Students in the undergraduate class build the robots they've designed themselves in a lab. Photo: Tony Pulsone/MIT1/4
Students in the undergraduate class build the robots they've designed themselves in a lab. Photo: Tony Pulsone/MIT
Students had to build a robot that would navigate through a model X-Wing fighter. Photo: Tony Pulsone/MIT2/4
Students had to build a robot that would navigate through a model X-Wing fighter. Photo: Tony Pulsone/MIT
Students were challenged to build a robot that could spin the engines on this model X-Wing. Photo: Tony Pulsone/MIT3/4
Students were challenged to build a robot that could spin the engines on this model X-Wing. Photo: Tony Pulsone/MIT
For many mechanical engineering undergrads, this class is the first time they've physically build a robot. Photo: Tony Pulsone/MIT4/4
For many mechanical engineering undergrads, this class is the first time they've physically build a robot. Photo: Tony Pulsone/MIT
Whether or not they’re Star Wars fans, undergrads in MIT’s Department of Mechanical Engineering are hoping the force is with them this week as they gear up for the school’s annual robot competition.
Undergrads in a design and manufacturing engineering class will put their homemade robots to the test on Thursday
“It’s incredibly rewarding to see a machine that you’ve spent all semester on come to life,” said Tom Frejowski, the current top-seeded student in Thursday’s 2.007 Robot Competition, dubbed "May the Torque Be with You.”
“Having a functioning robot fills me with a lot of pride,” he said, “but that pride is definitely paired with a healthy amount of humility because I know exactly what can go wrong and how my robot can fail and I’m aware of all of the challenges that I had to address during the design process.”
- PHOTOS: A look back at Queen performing in the 1970s and 1980s 22 Pictures
- All of these celebrities have had their nudes leaked 35 Pictures
This year’s competition for undergrads in a design and manufacturing engineering class is Star Wars-themed, so the competition field will feature a 3-D model X-Wing with an 11-foot wingspan and four jet engines. The students’ robots are challenged to move to the engines and spin them.
The engines are weighted, so they require a lot of torque (the measure of force that causes an object to rotate) to get them to spin. Students earn points for how much energy their robots put on the engine and the rotation speed they reach, but Frejowski said the experience working with robots is more exciting than the competition aspect.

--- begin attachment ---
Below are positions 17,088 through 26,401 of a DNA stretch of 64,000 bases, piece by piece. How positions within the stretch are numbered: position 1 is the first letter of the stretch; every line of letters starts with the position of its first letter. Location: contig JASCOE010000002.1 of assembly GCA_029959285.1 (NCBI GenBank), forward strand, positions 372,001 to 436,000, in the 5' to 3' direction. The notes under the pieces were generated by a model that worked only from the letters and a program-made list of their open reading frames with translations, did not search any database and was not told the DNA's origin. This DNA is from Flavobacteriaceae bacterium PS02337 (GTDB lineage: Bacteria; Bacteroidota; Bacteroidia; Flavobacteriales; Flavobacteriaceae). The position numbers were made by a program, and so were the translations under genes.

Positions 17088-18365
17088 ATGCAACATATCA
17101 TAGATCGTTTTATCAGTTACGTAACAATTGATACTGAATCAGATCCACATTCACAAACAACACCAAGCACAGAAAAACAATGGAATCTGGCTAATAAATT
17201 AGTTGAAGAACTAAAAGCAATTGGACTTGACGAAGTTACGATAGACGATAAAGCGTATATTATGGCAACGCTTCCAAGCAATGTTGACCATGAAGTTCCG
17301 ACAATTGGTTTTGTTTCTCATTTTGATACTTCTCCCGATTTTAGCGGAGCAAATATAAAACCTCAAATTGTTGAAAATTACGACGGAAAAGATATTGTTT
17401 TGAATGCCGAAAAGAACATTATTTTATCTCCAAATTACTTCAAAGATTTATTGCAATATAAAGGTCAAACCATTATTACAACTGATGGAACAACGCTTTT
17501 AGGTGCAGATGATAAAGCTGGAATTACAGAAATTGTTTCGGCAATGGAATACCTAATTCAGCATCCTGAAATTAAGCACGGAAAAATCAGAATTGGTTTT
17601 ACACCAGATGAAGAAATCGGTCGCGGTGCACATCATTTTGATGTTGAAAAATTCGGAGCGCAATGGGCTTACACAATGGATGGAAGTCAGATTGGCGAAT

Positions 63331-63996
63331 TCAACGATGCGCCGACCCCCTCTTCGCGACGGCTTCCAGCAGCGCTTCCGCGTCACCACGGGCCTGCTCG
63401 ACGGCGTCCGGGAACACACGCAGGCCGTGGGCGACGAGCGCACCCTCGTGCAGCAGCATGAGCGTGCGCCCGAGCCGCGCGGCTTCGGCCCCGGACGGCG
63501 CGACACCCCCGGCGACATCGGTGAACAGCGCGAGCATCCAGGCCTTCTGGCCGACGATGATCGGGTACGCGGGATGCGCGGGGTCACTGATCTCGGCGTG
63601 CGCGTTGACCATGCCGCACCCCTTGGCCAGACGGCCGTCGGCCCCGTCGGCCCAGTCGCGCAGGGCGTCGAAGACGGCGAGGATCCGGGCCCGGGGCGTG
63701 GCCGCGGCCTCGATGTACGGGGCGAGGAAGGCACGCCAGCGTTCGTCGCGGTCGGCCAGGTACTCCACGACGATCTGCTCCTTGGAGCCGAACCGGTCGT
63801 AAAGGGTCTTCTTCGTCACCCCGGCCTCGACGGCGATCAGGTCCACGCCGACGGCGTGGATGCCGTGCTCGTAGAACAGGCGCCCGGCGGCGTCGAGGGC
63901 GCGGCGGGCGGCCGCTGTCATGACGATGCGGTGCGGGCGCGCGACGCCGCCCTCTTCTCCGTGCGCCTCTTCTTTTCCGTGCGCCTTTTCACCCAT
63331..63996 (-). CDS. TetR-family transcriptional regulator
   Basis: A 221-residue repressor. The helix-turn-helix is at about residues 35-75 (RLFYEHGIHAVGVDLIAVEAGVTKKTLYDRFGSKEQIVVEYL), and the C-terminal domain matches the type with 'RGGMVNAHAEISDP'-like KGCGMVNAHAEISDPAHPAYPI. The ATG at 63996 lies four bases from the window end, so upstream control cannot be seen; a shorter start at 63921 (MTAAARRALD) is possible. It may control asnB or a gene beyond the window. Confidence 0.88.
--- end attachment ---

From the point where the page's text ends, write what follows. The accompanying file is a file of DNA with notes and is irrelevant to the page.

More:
“This class is something that the majority of mechanical engineering students look forward to,” Frejowski said. “Things like making a robot that performs only one task really well, or having a robot that does something on the board that nobody else focused on, are equally as important as scoring points for a lot of students.”
For many of the 165 students in the class, most of whom are sophomores, this is likely the first robot they’ve ever built, said MIT professor Amos Winter, who co-leads the class. In four years teaching the course, he is always surprised by what the students build, he said.
“Every year we get crazy, cool, creative insights that the students come up with and awesome robots they build that we would have never anticipated,” he said.
The 2.007 Robot Competition was started more than 40 years ago by MIT professor emeritus Woodie Flowers.
Flowers doesn’t teach the course anymore, but he’ll be present at this year’s competition to give an "Inspiring Engineering Lecture" alongside Segway inventor Dean Kamen.
While the competition has changed a bit since the ’70s — a new theme each year brings a new competition field and challenges for the student-made robots to complete, and students now have more high-tech tools to work with — the core mission has stayed the same.
“The motto of MIT is Mens et Manus; Mind and Hand,” he said. “This class ties into that, because in lecture and written homework, students are learning engineering theory — how to size motors, how to use fasteners like screws and bolts — but then they have to turn around and literally apply it to a robot downstairs in our lab. They have to make this thing work.”
Both Winter and class co-teacher Sangbae Kim will be dressed as "Star Wars" characters for the event at the MIT Johnson Ice Rink on Thursday, May 11. The day’s events start at noon and the robot competition kicks off at 6:30 p.m.
Frejowski encouraged anyone with “even a vague interest” to check it out.
“The turnout for the competition often rivals the crowds of a lot of varsity sports here,” he said. “I was there for last year’s and it was crazy to see the genuine excitement for these robots.”